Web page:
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Louise Nevelson, Dark Presence III, 1971, painted wood, gift of Bobby Kotick

Abstraction, Color, and Politics: The 1960s and 1970s

Curated by: Vera Grant
June 8, 2019 – February 9, 2020
A. Alfred Taubman Gallery II

In the midst of the political and cultural upheavals of the 60s and 70s, artists, critics, and the public grappled with the relationship between art, politics, race, and feminism.

During these decades, the notion that abstraction was a purely formal and American art form, concerned only with timeless themes disconnected from the present, was met with increased skepticism. Women artists and artists of color began to actively and assertively explore abstraction’s possibilities. The artworks in Abstraction, Color, and Politics: The 1960s and 1970s demonstrate both radical and disarming changes in how artists worked and what they thought their art was about. Their new formal and intellectual strategies—seen here across large-scale and miniature work—dramatically transformed the practice of abstraction in the 1960s and 1970s in a politically shifting American landscape.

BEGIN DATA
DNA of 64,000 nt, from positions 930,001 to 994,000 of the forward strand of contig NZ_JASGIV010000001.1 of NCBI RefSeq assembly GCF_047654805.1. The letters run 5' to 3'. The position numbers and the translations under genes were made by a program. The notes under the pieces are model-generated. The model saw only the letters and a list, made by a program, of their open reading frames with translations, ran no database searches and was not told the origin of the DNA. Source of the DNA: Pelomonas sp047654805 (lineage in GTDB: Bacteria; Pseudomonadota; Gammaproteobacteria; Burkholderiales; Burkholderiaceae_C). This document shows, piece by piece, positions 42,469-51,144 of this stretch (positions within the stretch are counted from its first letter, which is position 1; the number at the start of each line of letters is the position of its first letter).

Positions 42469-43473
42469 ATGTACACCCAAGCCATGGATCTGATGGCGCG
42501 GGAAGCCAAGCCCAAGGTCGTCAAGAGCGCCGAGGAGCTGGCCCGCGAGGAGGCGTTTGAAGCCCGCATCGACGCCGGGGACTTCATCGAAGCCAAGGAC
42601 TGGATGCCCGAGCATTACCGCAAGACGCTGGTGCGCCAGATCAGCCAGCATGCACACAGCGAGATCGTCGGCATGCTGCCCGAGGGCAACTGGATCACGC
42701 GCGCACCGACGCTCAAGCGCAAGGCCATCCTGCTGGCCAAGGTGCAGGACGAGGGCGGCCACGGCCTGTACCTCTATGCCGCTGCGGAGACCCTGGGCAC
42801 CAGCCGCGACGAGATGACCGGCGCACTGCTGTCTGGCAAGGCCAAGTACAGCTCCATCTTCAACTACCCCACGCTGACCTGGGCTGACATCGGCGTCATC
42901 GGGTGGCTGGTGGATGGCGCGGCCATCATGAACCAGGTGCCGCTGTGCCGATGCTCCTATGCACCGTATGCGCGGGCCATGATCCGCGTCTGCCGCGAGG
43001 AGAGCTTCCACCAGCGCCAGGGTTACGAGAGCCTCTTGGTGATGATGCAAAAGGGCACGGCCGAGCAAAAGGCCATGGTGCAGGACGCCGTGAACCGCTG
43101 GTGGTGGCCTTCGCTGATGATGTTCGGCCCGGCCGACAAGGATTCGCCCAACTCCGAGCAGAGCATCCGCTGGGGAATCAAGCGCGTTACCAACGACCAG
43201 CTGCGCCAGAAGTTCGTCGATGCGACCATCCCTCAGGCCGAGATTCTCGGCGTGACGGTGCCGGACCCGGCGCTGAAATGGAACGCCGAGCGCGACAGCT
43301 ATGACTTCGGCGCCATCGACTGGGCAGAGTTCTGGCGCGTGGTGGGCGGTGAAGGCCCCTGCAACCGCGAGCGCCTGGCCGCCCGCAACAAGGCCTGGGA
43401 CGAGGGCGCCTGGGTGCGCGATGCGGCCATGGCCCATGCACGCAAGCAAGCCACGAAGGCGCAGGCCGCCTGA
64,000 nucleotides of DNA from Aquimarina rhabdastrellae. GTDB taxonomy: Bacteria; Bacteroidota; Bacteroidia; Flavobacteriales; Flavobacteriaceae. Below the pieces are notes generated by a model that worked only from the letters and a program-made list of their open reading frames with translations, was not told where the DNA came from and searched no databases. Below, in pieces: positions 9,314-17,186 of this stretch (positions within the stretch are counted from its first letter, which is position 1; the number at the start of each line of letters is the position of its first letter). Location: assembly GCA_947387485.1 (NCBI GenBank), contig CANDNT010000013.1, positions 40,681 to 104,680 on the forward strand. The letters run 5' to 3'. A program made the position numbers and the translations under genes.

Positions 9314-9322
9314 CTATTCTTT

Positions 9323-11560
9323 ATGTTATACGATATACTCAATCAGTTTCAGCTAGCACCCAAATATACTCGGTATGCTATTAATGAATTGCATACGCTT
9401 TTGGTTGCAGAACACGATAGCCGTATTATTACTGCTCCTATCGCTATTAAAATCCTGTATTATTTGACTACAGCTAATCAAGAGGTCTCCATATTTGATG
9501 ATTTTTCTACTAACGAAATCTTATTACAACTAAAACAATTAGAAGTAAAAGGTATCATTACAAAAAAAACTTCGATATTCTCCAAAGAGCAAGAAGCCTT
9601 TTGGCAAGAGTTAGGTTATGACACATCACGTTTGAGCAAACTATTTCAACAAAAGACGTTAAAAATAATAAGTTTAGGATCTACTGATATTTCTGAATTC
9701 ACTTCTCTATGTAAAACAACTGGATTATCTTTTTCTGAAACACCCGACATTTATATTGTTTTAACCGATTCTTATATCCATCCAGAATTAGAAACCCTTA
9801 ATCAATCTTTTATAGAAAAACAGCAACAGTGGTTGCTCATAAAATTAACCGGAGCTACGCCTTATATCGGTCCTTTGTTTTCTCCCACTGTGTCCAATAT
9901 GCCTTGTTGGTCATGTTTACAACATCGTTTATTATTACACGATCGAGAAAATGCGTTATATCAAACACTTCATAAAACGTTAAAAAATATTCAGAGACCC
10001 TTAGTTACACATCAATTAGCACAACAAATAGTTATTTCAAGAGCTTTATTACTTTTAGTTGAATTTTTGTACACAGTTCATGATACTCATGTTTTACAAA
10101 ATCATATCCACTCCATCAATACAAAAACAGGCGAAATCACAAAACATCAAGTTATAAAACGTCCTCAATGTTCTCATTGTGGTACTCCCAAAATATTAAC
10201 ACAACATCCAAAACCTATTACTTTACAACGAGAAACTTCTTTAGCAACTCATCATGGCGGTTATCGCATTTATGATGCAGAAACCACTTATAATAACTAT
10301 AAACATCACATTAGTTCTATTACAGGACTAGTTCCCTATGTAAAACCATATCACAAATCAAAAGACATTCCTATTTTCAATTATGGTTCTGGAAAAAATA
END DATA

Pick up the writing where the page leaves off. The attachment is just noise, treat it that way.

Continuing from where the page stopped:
Part two of the three-part Abstraction Color & Politics series


UMMA gratefully acknowledges the following donors for their generous support:

Lead Exhibition Sponsors: University of Michigan Office of the Provost, Michigan Medicine, and College of Literature, Science, and the Arts

Exhibition Endowment Donors:  Richard and Rosann Noel Endowment Fund, Herbert W. and Susan L. Johe Endowment, and Robert and Janet Miller Fund

University of Michigan Funding Partners: Institute for Research on Women and Gender, School of Social Work, Department of Political Science, and Department of Women’s Studies